As many writers have observed, Laura Dern means a lot in the great, grand Lynch-verse – as much as anybody. At the risk of diving into recap mode, her character on The Return represents one of the great whatzits of the entirety of Twin Peaks – never appearing on the original, only spoken of, and whose very existence we can now freely question as we comb through The Return for the tiniest clues. Without getting into all that, Dern’s Diane represented an incredible display of female strength and empowerment, sleeping with whomever she chose, smoking wherever she liked, and telling everyone – even transdimensional beings – “fuck you”. Her sex scene with (?) in the series finale, scored to The Platters, enters a realm we were not entirely prepared to face, even if we think we’ve earned our degree in Lynch Studies: something approaching Kundera. Lynch captures (Diane?) in prayer, all right, pushing in but away from a form that may be Dale Cooper and may be no one, who mustn’t/can’t/shouldn’t see her. She’s gone from that shabby motel before morning.



Sheryl Lee as Laura Palmer / Carrie Page

Sheryl Lee received credit for all eighteen episodes of Twin Peaks: The Return but only acted in a few of them – a resident (or phantom?) of the Red Room, in a substantial amount of footage from the original series (a good deal of it manipulated by postproduction and special effects), and, in a stretch of Lynchian fiction that will inspire discussion for years to come, in The Return’s slowly disintegrating finale. In Peaks terms, the murder of Laura Palmer was nothing less than a tear in the fabric of the universe on par with the detonation of the first hydrogen bomb. Kicking off the original series un-witnessed, it was the collision of absolute good and absolute evil, a cataclysm so unspeakable that Lynch could not depict it or refer to it except through multiple layers of symbolism. In the final stretch of The Return, Lynch confronts us with the facts: that the rupture can never be healed – in fact, we can hardly even clean around the wound. It’s also a radical inversion of the famous final scene in The Searchers – another story of a righteous man who rescues a woman from a wilderness that signified for her only death – in which sanctity, once lost, can never truly be restored. It’s the old “you can’t go home again”, this time because it isn’t home and you are not you. In both the seventeenth and eighteenth episodes, Lynch uses repetition and an elongated sense of time (slow motion that isn’t slow motion, more like stopped time and deceptive momentum) to imprint upon our brains the overarching significance of who Laura Palmer once was, and who she is (not?) today. Cooper is reduced almost pre-verbally beyond rudimentary law enforcement interview questions, transmitting “What’s your name?” and “What year is it?” almost as afterthoughts. Laura Palmer is at long last reduced, rudderless, to the status of stowaway in the conveyance of her own saga. We can accept that she rests with angels, as we saw in Fire Walk With Me, or we can ponder mournfully the nullifying purgatory that emanates from what ought to have been the Palmer house. Laura…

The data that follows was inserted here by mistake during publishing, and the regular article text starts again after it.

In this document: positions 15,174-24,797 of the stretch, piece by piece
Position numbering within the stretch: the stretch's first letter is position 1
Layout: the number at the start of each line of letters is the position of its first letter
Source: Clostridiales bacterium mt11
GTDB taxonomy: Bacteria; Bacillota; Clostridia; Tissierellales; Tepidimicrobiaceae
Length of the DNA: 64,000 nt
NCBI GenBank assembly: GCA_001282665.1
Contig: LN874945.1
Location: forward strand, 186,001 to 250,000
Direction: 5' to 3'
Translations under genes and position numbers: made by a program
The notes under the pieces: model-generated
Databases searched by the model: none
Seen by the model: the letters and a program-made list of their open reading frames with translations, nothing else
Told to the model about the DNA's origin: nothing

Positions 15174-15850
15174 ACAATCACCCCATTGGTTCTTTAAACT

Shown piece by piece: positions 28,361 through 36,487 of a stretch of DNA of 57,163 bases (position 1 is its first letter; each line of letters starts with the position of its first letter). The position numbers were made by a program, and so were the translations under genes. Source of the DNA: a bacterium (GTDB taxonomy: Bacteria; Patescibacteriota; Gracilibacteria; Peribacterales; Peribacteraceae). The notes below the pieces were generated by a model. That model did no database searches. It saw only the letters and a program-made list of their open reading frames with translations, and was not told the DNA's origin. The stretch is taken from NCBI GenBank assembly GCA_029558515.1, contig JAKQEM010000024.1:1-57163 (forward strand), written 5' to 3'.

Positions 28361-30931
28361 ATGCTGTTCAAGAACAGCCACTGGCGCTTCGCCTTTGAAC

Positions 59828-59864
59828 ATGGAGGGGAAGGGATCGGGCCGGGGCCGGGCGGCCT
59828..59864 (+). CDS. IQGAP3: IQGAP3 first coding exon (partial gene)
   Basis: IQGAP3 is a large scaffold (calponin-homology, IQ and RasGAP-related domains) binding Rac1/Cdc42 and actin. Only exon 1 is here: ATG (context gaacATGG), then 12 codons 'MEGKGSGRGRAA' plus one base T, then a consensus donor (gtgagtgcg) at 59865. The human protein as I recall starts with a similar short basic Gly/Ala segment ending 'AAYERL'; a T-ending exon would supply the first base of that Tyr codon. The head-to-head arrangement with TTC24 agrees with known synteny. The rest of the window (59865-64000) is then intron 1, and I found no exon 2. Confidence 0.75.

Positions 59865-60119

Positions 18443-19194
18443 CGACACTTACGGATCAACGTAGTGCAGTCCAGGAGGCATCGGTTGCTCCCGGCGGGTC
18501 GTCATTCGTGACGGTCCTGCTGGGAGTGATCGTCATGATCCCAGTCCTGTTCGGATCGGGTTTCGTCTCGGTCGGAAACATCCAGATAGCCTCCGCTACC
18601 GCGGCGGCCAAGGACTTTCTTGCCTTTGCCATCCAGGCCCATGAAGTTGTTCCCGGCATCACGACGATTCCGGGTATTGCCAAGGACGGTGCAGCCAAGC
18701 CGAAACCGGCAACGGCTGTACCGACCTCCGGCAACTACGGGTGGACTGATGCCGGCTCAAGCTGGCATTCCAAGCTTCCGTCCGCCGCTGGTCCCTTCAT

Concerning Robert N. Bradbury, Who Made Westerns

This is an ongoing, slowly expanding post concerning my admiration for the director Robert N. Bradbury, who is not a major artist, and perhaps not even a minor one. I’ll add some more thoughts on the man and his work, as I continue, and I wish to continue.